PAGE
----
Pakistan Army, Civilian Government, and General public was committed to rooting out the menace of terrorism, once for all. Devotion and firm commitment made us possible to overcome this serious issue. Pakistan is the only country with the highest success in its war against terrorism. Today the number of terrorist attacks has been reduced to around 200 from 2500 at the peak in 2009. Pakistan is still engaged in a war footing against terrorism.

The Irony is that Pakistan was radicalized by some of the friendly nations to achieve their goals. Once they achieved their goals, they left, Pakistan alone to suffer. In fact, those friends played a dirty role to isolate Pakistan and made propaganda against Pakistan as a hub of terrorism. While in fact, Pakistan was the victim of terrorism and suffered huge losses. Pakistan’s sacrifices were not acknowledged or recognized. Pakistan is not seeking any reward for its sacrifices but deserves compensation from those friends who caused this terrorism in Pakistan. Hilary Clinton has committed publically that the US has created the Taliban. It is obvious that Islamophobia is the root cause of terrorism. It is a moral obligation that those who are responsible for the creation of terrorism should assist Pakistan to overcome it. Pakistan expects from the international community to acknowledge and recognition of its sacrifices. I believe, it is the moral duty of the Western World to extend cooperation toward Pakistan to defeat terrorism.

However, Pakistan is a resilient nation and after a lot of effort has succeeded to eliminate terrorism in Pakistan. Pakistanis are genetically peace-loving people and very much accommodative. Our society is open and integrate all immigrants or foreigners in this country. Pakistan accommodated many immigrants from many different countries. These immigrants are well integrated into our society and face no discrimination. There were around 5 million Afghanis in Pakistan at the peak time of war and around 3 million are settled in Pakistan since the 1980s. Their third and fourth generations are living in Pakistan now. There also exists a huge number of Bengalis, Indians, Burmese, Iranian, Iraqis, Syrians, Palestinians, African, Chinese, etc., in Pakistan and enjoying a complete harmony.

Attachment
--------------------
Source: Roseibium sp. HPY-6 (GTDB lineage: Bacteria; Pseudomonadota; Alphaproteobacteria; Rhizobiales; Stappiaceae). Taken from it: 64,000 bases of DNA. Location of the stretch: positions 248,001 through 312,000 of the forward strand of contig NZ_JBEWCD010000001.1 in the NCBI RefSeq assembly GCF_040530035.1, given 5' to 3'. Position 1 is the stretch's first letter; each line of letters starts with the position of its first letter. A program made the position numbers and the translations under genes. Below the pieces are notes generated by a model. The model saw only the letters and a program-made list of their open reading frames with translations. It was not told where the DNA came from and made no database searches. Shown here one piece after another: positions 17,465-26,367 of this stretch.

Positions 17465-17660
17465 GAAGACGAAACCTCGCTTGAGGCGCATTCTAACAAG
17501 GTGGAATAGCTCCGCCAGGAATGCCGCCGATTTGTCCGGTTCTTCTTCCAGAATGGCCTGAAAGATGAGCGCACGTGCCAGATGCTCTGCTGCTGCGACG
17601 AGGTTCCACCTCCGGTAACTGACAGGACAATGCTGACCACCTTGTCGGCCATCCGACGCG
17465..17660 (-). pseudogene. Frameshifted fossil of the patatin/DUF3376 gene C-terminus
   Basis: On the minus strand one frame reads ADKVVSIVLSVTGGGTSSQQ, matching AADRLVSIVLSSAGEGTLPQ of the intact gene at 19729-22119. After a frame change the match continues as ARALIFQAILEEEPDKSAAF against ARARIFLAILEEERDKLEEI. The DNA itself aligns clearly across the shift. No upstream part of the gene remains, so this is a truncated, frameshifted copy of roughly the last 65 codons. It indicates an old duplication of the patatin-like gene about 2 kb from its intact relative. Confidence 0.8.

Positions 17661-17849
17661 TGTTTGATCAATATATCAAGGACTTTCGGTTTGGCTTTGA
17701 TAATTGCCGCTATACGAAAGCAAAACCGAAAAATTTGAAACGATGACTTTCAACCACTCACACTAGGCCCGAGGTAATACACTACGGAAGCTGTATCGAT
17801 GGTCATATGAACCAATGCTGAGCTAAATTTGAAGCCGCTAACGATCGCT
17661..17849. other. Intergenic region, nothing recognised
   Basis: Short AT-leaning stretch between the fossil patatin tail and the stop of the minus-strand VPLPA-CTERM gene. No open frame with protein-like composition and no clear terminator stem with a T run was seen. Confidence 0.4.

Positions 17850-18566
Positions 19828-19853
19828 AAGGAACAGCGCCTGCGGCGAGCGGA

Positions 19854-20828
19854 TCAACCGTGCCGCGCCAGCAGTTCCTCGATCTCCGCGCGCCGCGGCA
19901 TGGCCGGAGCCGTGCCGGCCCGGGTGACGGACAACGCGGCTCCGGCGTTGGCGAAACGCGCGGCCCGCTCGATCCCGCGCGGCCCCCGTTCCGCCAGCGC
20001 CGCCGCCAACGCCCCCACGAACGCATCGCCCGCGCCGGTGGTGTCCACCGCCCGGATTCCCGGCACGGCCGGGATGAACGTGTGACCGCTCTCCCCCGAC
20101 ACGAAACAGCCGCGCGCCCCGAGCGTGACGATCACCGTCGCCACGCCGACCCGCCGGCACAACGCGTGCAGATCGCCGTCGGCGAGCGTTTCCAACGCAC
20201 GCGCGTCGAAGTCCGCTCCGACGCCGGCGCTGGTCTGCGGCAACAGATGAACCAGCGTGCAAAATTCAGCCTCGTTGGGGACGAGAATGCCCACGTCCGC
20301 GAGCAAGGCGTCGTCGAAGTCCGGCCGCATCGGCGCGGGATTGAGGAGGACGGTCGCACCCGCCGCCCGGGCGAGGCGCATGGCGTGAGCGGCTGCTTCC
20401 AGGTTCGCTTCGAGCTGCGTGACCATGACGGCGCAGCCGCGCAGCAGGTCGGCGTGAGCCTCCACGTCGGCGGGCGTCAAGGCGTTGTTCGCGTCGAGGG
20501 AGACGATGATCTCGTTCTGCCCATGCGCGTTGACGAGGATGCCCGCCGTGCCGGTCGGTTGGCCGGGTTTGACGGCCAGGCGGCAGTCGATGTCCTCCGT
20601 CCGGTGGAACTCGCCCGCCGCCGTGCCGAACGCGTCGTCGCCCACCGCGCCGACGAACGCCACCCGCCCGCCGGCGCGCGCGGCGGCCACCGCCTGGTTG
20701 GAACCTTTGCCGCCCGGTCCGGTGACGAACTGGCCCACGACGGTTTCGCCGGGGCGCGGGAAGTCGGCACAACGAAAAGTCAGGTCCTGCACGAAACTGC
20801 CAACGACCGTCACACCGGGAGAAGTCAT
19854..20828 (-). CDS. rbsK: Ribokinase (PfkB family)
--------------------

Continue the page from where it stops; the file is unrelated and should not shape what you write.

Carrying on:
Pakistan is a multi-cultural, multi-ethnic, multi-religious society and diversity is our strength. We won against terrorism by promoting tolerance, education, and traditional culture. I believe Pakistan’s soft power is our best tool to win against all challenges. Today, Pakistan has emerged as a Peace-Loving nation, a mature and responsible state. Prime Minister Imran Khan is a visionary leader and a messenger for Peace. He believes in Peace and wanted to resolve all regional and global issues through peaceful dialogue. He has demonstrated to avert a War with Indian in February 2019 and still insists on his stand of Peaceful resolution of all issues between India and Pakistan, as well as all international disputes.

The rest of the world may avail Pakistan’s experience to counter-terrorism and utilize Pakistan’s expertise in fighting against terrorism globally. We wish to eliminate the menace of terrorism completely.


Author: Prof. Engr. Zamir Ahmed Awan, Sinologist (ex-Diplomat), Non-Resident Fellow of CCG (Center for China and Globalization), National University of Sciences and Technology (NUST), Islamabad, Pakistan.

Expansion of the China-Pakistan Economic Corridor (CPEC). Tehran Wants to Build “the Golden Ring”

Statement of Iranian Ambassador to Pakistan